I tend to work long hours, but it is more about maximising efficiency of time, so being incredibly organised and not repeating myself very often; so repurposing internal communications for a blog, for retail and institutional audiences, for instance, have made the most of my prolific amounts of writing.
I was the person at the firm who initiated the blogs, as writing comes quite naturally to me and I was keen that we ensured that we consistently had messages in front of existing and potential clients. While we still do plenty of written communications, the switch from written to video format has been instrumental in terms of getting our message out there and making more efficient use of time.
Doing a video blog and researching it – using research you would do anyway – and spending 10 minutes filming it (we never do second takes, we only ever just use the first take to make sure it is genuine), is a really efficient use of time, to maximum results.

We have learnt that people don’t necessarily want to spent 15 minutes reading a written blog, they want to spend 3-5 minutes watching our commentary on their iPhone on the way into work, as an example, and we are taking all that into consideration when producing our content.

As you are using more innovating ways to communicate, are you finding the managers doing the same, when they target you as a recipient?

I rarely read or watch anything from the industry, in all honesty. I tend to have 30-40 very important investment relationships that I maintain. By focusing on those contacts, I can actually find out what I want from the manager face-to-face or over the phone, rather than hearing what a compliance officer or marketing manager thinks that I should hear.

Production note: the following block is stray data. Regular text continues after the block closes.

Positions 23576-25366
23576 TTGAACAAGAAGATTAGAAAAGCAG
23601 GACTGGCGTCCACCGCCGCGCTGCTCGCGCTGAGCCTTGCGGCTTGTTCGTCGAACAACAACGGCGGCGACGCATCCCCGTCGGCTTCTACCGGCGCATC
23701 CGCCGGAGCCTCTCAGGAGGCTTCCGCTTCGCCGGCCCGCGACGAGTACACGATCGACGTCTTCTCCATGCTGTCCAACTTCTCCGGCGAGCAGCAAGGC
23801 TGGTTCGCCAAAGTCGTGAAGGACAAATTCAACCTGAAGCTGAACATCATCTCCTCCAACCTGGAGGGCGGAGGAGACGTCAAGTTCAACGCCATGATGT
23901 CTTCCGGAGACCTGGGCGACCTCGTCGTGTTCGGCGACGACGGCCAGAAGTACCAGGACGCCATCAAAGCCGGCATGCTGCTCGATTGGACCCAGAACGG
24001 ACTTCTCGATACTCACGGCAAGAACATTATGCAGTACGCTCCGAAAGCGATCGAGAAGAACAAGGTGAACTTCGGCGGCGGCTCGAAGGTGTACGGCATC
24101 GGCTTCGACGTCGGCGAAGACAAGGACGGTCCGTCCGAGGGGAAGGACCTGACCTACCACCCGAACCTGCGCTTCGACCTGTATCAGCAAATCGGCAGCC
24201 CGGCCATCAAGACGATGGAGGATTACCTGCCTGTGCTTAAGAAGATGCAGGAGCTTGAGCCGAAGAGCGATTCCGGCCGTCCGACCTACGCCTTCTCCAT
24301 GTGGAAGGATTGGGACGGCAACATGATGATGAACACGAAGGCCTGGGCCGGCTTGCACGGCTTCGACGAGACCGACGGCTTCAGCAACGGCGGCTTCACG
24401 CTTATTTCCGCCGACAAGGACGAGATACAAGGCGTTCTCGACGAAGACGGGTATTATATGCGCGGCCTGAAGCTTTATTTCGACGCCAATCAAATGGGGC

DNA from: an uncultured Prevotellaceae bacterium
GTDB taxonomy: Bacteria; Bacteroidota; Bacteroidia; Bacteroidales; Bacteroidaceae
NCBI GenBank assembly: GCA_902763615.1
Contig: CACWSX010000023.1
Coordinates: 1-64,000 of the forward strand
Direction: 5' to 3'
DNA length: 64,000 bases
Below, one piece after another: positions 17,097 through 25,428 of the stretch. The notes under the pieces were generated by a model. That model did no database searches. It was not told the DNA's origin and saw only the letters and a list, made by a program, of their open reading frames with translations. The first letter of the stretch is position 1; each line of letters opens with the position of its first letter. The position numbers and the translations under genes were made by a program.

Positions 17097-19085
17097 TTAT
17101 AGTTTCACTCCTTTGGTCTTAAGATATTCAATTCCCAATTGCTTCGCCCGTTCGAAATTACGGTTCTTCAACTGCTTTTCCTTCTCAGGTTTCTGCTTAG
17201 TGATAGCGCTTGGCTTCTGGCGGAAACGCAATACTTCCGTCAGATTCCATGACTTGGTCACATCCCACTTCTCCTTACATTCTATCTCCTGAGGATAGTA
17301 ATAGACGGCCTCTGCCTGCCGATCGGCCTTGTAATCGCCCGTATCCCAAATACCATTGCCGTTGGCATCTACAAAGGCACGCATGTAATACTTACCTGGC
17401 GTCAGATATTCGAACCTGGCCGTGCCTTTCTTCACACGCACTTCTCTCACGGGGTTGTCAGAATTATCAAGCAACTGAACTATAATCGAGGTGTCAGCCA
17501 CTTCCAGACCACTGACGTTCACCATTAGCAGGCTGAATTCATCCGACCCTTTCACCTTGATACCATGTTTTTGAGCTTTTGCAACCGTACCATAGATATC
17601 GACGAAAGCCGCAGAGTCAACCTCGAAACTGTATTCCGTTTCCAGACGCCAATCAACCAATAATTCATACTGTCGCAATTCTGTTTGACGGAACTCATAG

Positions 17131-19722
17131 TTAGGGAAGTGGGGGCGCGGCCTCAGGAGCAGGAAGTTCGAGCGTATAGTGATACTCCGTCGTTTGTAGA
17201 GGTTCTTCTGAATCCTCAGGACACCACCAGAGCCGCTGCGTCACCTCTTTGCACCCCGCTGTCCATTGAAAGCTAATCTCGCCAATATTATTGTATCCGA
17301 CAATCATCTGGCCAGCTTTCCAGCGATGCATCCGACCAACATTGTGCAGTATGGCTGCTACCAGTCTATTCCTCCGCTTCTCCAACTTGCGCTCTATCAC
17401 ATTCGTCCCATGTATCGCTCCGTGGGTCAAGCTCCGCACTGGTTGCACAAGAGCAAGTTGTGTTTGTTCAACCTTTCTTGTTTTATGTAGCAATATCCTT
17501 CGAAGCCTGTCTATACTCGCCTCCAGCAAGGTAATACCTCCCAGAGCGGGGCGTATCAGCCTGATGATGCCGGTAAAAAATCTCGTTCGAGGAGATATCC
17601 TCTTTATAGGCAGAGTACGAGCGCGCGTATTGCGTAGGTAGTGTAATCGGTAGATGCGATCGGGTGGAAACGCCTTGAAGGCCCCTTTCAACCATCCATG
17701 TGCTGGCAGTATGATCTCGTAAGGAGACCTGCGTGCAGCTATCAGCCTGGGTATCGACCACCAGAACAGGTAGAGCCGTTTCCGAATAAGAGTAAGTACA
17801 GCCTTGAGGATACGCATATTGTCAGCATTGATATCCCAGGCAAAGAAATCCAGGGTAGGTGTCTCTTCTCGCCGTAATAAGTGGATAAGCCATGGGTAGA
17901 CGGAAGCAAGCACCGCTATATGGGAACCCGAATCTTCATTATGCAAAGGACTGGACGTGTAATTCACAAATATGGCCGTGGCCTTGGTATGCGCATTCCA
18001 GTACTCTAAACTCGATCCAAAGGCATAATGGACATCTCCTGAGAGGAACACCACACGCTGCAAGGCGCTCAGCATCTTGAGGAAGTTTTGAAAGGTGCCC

The process is helped by the fact that we only have 25 funds on our buy list and with around £3bn of assets under management, so we probably have an average of £75m in each of the funds that we own, which gives me instant access to the people that I want to speak to.
I personally do a lot fewer initial manager research meetings than I used to, but my team probably does one new meeting with a fund manager every day. Unless I am looking at a specific area in which to invest, such as Asia Pacific equities, for example, then I will go to those meetings, or if it’s a specialist research trip.
I also have someone working with me now who does a lot more of the initial marketing meetings. I tend to focus on the bigger presentations, the larger client relationships that we might have, and only going out to pitch for large or strategic new pitches. Splitting the load like that helps with how I can manage my time.

With the rise of technology, social media, new digital tools etc, how are you evolving your process?

I tend to be very selective. Twitter is the only ‘modern’ one I use, and I use it obsessively because it gives you a great filter for investment research. I can find out very quickly what people think, read several independent points of view without reading whole papers, see immediate reactions to market movements, and also gauge the sentiment or the mentality of the people actually operating in the market place. Twitter has become a very important tool in my own personal investment process.
I don’t read anything that is placed content, because I’m not finding stuff that I want to read, I’m finding stuff that people think that I should read, and typically I find that to be pretty pointless.
With regard to social media, I honestly haven’t seen it used for good, in any way, shape or form, and has not been a useful way to keep up with investment news.
I have a LinkedIn account but I don’t manage it myself, I’ve not found it to be particularly helpful but our sales and marketing guys use it prolifically to keep in touch with their contacts and think it is useful. But I never find anything out from that that I couldn’t find from a tailored look at someone’s websites.

sam shaw

sam shaw